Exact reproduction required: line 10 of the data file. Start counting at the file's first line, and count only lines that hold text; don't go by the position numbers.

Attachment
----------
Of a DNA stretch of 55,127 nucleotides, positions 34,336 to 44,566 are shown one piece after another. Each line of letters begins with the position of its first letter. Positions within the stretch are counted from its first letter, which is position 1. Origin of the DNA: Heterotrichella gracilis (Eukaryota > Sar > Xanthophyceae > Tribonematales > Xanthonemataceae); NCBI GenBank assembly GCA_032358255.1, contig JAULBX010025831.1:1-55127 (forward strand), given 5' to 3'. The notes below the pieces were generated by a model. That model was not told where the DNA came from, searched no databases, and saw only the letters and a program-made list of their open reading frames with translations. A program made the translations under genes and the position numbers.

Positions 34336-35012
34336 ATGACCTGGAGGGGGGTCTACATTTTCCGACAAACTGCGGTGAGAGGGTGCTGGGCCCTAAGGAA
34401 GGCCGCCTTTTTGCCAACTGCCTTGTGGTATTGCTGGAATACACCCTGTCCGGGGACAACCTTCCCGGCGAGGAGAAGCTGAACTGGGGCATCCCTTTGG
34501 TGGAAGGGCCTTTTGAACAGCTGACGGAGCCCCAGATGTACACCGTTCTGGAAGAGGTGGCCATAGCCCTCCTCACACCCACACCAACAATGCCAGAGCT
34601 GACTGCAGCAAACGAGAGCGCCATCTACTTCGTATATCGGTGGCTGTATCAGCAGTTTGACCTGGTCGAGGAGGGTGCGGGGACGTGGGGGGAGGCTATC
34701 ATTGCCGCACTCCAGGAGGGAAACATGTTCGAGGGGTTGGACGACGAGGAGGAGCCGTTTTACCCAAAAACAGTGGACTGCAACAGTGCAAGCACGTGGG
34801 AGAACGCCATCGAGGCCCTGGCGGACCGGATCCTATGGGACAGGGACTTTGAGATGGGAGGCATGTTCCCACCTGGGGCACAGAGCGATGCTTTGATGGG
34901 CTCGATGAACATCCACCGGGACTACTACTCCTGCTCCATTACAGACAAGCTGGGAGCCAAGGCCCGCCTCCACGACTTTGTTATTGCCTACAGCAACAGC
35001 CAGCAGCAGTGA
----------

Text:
35001 CAGCAGCAGTGA